Chapter 3 –Tuesday, 9/11/2007:

I did manage to sleep for a short while Tuesday morning but was awake before daylight. As I lay there waiting for enough light to look around, I took inventory of my situation. I had no food or water, I had left my rifle and fanny pack behind and had lost my flashlight while rolling across the ladder. I tried reaching back across the ladder as best as I could searching for the flashlight. I couldn’t find it! I would have to spend my remaining nights out there in the dark.

Tuesday morning was cool, cloudy and windy, not very pleasant, not that that mattered much in my condition. When it was light enough to look around, I could see that I was on the 4X4 trail and headed in the correct direction. The trail was rough and covered with grass, small brush and dead tree branches. Dragging myself was going to be very difficult. As I worked at the slow forward progress, my belly would often be on a small hump about 6 to 8 inches high and my hips in a dip 6 to 8 inches deep, this had the effect of dragging myself over small hills. It was very difficult and took a lot of energy. I worked at dragging myself for most of Tuesday morning and managed to travel less than 8 feet. I laid there on my belly completely exhausted and in terrible pain, wondering what I could try next because dragging my self was not working very well. I think I knew at this point that I would never reach the 4X4. It was statistically impossible based on my progress so far!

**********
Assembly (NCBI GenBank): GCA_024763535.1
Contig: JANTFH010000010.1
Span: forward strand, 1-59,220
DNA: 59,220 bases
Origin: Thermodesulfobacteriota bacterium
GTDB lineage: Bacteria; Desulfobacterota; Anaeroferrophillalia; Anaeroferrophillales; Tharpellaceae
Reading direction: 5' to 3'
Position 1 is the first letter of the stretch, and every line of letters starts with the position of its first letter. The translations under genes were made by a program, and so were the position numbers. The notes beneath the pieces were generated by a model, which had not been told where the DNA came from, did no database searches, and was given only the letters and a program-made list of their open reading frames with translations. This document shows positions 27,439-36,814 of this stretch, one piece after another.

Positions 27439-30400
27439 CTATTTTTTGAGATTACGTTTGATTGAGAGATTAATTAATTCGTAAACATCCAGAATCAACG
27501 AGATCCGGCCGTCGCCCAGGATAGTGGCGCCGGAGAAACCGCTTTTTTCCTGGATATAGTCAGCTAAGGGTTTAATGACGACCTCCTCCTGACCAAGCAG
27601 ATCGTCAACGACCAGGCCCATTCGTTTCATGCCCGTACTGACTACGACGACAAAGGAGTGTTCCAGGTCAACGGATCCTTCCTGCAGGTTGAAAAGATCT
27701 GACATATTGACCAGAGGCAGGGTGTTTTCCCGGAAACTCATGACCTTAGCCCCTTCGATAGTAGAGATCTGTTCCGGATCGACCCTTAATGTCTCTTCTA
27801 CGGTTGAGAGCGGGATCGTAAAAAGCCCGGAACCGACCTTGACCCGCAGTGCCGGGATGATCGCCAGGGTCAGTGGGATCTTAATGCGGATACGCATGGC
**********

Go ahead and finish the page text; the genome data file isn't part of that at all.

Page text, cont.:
Dragging myself was also using a lot of energy and continuing would only reduce my strength and make my chances of surviving until the weekend even more remote, so I decided at this point that my only chance to live was to stay where I was until my grandson Luke arrived. I dragged myself a couple feet further until I reached a spot that was relatively flat and covered with mostly grass. This would have to be my bed until Friday or Saturday.

My hip had terrible pain, my ribs hurt as though they were fractured and I had a huge deep cut on my forehead and the cut was still bleeding. Apparently my head had hit the bottom of the ladder when I fell, which accounts for my being unconscious for a period of time. My duck hunting jacket had a hood which I had pulled over my head when it was raining. The inside of the hood was full of blood and my hair, eyes, and ears were matted with drying blood. I think I must have looked like a character from a Hollywood horror movie.